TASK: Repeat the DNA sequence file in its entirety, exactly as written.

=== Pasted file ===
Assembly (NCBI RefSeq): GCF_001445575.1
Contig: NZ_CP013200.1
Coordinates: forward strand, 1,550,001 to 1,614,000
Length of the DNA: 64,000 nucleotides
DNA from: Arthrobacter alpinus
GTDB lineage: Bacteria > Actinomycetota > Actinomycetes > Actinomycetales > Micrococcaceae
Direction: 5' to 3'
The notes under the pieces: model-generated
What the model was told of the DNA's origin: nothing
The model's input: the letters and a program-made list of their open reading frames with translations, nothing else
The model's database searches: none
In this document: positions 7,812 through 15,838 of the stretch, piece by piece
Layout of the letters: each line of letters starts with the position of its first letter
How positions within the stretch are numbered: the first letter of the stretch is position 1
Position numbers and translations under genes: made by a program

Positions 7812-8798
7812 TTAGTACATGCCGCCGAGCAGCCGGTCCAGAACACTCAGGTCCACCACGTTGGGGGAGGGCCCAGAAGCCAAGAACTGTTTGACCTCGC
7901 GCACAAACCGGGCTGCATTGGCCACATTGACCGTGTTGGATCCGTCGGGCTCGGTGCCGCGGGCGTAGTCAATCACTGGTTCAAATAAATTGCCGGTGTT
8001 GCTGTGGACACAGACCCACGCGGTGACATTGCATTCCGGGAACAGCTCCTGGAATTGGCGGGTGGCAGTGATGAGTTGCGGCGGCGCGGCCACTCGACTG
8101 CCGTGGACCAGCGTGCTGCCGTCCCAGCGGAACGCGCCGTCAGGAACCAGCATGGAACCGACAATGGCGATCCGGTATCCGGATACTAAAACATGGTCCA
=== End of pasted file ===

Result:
Assembly (NCBI RefSeq): GCF_001445575.1
Contig: NZ_CP013200.1
Coordinates: forward strand, 1,550,001 to 1,614,000
Length of the DNA: 64,000 nucleotides
DNA from: Arthrobacter alpinus
GTDB lineage: Bacteria > Actinomycetota > Actinomycetes > Actinomycetales > Micrococcaceae
Direction: 5' to 3'
The notes under the pieces: model-generated
What the model was told of the DNA's origin: nothing
The model's input: the letters and a program-made list of their open reading frames with translations, nothing else
The model's database searches: none
In this document: positions 7,812 through 15,838 of the stretch, piece by piece
Layout of the letters: each line of letters starts with the position of its first letter
How positions within the stretch are numbered: the first letter of the stretch is position 1
Position numbers and translations under genes: made by a program

Positions 7812-8798
7812 TTAGTACATGCCGCCGAGCAGCCGGTCCAGAACACTCAGGTCCACCACGTTGGGGGAGGGCCCAGAAGCCAAGAACTGTTTGACCTCGC
7901 GCACAAACCGGGCTGCATTGGCCACATTGACCGTGTTGGATCCGTCGGGCTCGGTGCCGCGGGCGTAGTCAATCACTGGTTCAAATAAATTGCCGGTGTT
8001 GCTGTGGACACAGACCCACGCGGTGACATTGCATTCCGGGAACAGCTCCTGGAATTGGCGGGTGGCAGTGATGAGTTGCGGCGGCGCGGCCACTCGACTG
8101 CCGTGGACCAGCGTGCTGCCGTCCCAGCGGAACGCGCCGTCAGGAACCAGCATGGAACCGACAATGGCGATCCGGTATCCGGATACTAAAACATGGTCCA